The New Prospectus Regulation: An introduction

By the end of this week, the Prospectus Regulation (EU Regulation 2017/1129) will become directly applicable in EU Member States, repealing the Prospectus Directive (EC Directive 2003/71/EC). Some provisions within the Regulation have already become applicable on the 20th of July 2017 and the 21st of July 2018.

The new Regulation will regulate scenarios where securities are offered to the public or admitted to trading on a regulated market. Its purpose is to streamline the current prospectus regime. It also aims to facilitate access to capital markets for companies and harmonise the approval regime across all Member States.

The Changes:

The most substantial changes brought about by the Prospectus Regulation will include;

  1. Exemption threshold – The threshold above which the publication of a prospectus is required has been increased from a total offer consideration of €100,000 to €1,000,000. Additionally, Member States may decide to exempt offers of securities to the public from the obligation to publish a prospectus. The exemption is applicable where the total consideration of the offer within the EU does not exceed €8,000,000 calculated over a period of 12 months. This threshold has been set to €5,000,000 in Malta’s case. This change in thresholds will make it easier for SMEs to tap into various sources of capital in the EU.


  1. Prospectus Summary – The prospectus summary cannot exceed a maximum of 7 sides of an A4 sized paper. This is substantially shorter from the requirement under the Prospectus Directive. The Regulation provides that the summary is to be made up of:

(1) an introduction containing warnings;

(2) key information on the issuer;

(3) key information on the securities;

(4) key information on the offer of the securities to the public and/or admission to trading.

The summary must also include up to 15 of the most material risk factors specific to the issuer. If applicable, the risks specific to the Guarantor must be included as well.


  1. Risk Factors – The risk factors in a prospectus should now be focused specifically on the issuer and the securities. Any generic statements that are not particularly relevant to the issuer or securities must be avoided. Moreover, the list of risks is to be categorised according to their nature. The most material ones shall be disclosed first.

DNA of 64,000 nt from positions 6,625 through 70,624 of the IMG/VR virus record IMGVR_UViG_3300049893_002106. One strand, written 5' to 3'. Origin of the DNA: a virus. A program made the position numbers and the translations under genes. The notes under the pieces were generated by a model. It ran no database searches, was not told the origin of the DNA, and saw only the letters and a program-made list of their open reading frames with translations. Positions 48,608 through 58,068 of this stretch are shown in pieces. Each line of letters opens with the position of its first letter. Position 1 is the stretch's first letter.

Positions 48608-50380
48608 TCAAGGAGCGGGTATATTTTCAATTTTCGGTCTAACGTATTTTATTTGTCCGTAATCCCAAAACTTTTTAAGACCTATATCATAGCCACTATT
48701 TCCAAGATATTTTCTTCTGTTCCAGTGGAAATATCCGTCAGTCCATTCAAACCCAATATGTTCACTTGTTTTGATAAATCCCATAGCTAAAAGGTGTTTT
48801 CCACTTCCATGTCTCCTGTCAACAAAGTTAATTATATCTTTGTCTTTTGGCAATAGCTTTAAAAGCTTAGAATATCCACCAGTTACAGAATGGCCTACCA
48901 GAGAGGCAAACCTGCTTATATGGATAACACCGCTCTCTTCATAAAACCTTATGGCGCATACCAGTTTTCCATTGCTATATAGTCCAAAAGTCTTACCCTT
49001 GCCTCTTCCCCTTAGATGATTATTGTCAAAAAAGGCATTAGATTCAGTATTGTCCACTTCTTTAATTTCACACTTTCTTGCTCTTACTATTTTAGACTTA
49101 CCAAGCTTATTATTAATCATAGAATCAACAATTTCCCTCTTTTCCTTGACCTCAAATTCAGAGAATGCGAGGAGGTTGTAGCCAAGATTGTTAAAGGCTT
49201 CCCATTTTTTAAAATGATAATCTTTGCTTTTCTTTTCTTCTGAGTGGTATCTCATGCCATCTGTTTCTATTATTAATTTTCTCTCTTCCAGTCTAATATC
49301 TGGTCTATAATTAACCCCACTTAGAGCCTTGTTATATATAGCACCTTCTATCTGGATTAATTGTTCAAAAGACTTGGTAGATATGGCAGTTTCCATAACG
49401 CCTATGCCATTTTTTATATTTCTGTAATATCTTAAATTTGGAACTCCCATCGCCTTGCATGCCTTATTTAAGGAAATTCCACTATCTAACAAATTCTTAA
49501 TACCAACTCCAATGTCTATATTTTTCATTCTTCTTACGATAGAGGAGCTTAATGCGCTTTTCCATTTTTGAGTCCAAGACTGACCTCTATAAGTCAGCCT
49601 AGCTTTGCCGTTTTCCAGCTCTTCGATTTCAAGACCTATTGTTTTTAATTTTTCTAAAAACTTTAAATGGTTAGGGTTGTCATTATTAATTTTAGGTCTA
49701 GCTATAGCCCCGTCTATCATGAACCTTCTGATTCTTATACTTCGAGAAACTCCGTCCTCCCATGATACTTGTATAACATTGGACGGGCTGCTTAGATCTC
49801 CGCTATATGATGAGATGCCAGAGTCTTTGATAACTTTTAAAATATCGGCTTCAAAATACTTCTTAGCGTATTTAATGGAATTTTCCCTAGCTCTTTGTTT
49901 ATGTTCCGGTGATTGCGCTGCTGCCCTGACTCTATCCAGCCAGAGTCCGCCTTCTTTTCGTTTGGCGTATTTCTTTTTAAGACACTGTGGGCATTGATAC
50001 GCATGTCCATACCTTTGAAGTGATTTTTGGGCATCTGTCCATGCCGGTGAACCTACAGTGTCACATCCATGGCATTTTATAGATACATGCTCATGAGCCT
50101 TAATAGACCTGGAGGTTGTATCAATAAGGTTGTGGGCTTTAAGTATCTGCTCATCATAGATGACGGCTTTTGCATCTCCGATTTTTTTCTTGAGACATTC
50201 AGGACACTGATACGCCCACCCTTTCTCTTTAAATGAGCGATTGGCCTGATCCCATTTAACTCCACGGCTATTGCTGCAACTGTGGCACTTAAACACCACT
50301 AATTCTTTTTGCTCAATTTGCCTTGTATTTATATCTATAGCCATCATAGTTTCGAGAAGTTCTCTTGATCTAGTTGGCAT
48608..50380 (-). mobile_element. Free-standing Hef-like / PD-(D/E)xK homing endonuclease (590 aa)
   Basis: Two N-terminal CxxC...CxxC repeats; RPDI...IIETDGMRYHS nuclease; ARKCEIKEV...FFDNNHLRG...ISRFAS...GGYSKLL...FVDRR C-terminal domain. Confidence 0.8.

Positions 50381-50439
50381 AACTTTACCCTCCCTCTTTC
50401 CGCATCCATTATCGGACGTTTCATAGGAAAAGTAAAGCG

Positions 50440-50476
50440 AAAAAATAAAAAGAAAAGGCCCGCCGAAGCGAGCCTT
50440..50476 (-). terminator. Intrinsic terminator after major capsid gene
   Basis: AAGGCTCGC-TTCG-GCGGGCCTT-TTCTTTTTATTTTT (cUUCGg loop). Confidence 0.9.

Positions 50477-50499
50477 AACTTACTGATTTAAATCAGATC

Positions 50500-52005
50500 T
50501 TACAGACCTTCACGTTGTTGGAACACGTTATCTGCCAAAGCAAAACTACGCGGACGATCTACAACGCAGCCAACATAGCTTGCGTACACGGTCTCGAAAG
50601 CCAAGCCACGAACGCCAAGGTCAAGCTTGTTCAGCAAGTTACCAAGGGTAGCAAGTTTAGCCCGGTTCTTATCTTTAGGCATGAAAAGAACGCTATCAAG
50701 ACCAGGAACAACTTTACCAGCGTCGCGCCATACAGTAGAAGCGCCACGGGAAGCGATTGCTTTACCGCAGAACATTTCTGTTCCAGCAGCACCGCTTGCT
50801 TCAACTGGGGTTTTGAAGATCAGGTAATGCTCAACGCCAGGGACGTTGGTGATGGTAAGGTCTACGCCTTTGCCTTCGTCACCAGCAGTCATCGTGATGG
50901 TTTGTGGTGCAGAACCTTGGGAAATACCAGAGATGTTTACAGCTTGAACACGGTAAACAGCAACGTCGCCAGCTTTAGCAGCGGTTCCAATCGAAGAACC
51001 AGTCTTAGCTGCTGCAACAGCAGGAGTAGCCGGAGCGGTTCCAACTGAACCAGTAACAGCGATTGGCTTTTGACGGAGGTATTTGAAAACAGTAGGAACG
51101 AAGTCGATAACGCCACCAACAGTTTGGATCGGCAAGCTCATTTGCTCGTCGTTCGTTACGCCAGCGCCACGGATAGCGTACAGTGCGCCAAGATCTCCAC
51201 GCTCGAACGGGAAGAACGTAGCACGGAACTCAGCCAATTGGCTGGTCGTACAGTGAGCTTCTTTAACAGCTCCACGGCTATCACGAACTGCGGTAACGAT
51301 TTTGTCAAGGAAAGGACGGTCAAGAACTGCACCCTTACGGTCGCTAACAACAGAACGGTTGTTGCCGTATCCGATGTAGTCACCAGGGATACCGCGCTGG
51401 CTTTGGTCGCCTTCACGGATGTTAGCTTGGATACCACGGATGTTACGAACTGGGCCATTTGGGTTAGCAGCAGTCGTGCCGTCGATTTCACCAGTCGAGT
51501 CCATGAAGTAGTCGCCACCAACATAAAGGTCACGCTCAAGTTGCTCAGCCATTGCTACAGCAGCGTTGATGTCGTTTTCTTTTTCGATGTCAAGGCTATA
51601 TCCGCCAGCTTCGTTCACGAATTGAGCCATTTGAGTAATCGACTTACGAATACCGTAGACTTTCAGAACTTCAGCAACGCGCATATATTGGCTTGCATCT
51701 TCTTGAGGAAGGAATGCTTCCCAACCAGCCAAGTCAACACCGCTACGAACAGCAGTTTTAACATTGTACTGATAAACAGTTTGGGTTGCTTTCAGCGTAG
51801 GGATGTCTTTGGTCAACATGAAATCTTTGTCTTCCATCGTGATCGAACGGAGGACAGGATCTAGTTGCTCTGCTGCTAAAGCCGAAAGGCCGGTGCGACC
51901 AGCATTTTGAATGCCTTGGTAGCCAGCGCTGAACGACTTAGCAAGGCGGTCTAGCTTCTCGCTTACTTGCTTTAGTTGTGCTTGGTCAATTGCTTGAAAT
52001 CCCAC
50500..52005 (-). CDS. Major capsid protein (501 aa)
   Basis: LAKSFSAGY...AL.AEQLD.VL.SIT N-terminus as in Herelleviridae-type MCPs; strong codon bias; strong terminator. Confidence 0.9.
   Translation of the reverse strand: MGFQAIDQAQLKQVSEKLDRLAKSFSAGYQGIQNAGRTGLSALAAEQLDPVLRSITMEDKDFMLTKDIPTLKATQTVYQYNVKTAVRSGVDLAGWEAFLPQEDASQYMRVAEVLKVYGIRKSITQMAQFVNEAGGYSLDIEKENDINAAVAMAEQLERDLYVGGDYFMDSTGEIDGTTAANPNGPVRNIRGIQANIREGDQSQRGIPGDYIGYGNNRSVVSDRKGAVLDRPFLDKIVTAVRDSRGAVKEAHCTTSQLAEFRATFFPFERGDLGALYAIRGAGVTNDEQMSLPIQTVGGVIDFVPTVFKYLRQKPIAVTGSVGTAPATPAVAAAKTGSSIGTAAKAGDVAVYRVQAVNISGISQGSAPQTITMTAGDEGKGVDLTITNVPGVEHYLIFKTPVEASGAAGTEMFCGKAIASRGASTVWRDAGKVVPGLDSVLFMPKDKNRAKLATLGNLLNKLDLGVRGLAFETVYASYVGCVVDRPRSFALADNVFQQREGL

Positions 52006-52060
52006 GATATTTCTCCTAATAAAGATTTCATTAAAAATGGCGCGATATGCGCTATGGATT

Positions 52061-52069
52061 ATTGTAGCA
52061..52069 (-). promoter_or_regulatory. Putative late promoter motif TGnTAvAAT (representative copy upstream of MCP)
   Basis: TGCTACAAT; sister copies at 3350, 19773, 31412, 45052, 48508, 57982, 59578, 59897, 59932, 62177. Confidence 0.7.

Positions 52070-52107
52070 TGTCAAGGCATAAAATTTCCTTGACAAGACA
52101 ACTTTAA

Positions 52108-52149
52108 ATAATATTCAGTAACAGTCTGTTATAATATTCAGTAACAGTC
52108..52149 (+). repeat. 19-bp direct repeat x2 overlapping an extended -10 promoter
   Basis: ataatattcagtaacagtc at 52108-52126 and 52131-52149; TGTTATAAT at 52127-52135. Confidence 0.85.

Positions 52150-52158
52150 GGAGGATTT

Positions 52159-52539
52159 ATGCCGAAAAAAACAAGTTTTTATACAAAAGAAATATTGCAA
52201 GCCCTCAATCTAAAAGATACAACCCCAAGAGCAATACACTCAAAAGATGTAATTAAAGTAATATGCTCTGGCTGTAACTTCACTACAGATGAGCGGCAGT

1. Universal Registration Document (URD) – This is a new concept introduced by the Regulation. It is intended for companies wishing to make frequent offers of securities to the public. Issuers listed on a regulated market or MTF will be able to file an annual URD. Such will occur if approved by competent authorities, even when such issuers do not immediately intend to publicly offer or list securities. Prior approval will not be necessary before the filing of subsequent URDs if the issuer has had it approved for 2 consecutive years. In such case the issuer will benefit from a fast-tracked approval process.



  1. EU Growth Prospectus – This new introduction is aimed towards SMEs and similar companies which do not have securities admitted to trading on a regulated market. Through the EU Growth Prospectus, smaller companies wishing to offer securities to the public will have the option of compiling a tailor-made prospectus. This new form of prospectus allows smaller companies to focus on information that is material to them. Therefore, less onerous requirements will be imposed.


  1. Secondary Issuances – This is applicable to those issuers who already have securities admitted to trading on a regulated market or on an SME growth market. This will be possible after a minimum period of 18 months has elapsed since the initial admission to trading of the securities. In this case, such issuers may benefit from a simplified disclosure regime. The information required is generally simplified to be more proportionate and relevant to secondary issuances.


  1. Single Access Point for all EU Prospectuses – By virtue of the Regulation, ESMA is required to create an online database to provide access to any prospectus approved within the EU which is published thereon. Such access will be free of charge. This database shall include appropriate search functions ensuring that the public has proper and efficient access to reliable data. The Regulation will also do away with the obligation to submit paper prospectuses, unless a potential investor specifically requests one.


The Delegated Regulations:

The European Commission has also adopted two Delegated Regulations. The first one revolves around the format, content, scrutiny and approval of the prospectus. It also repeals Commission Regulation (EC) No 809/2004. The second Delegated Regulation relates to the regulatory technical standards on key financial information in the prospectus summary. It also provides details on the publication and classification of prospectuses, advertisements for securities, supplements to a prospectus and the notification portal. The second Delegated Regulation also repeals the Commission delegated regulation (EU) No 382/20143 and the Commission delegated regulation (EU) 2016/3014.

The Implementation:

The Securities and Markets Supervision section within the MFSA is currently in the process of implementing the new Prospectus Regulation. It shall also be updating the Listing Rules accordingly.

Legal Associate

Dr. Jade Fenech

Jade joined E&S Group as a legal associate in 2018. Before joining E&S Group she practised with a litigation firm for two years. She holds a Bachelor of Laws Degree and a Masters of Advocacy from the University of Malta and was admitted to the bar in 2019. Her primary areas of practice are corporate and commercial law, financial services and fintech.

Jade is fluent in English and Maltese.


Phone:+356 2010 3020

Leave a Reply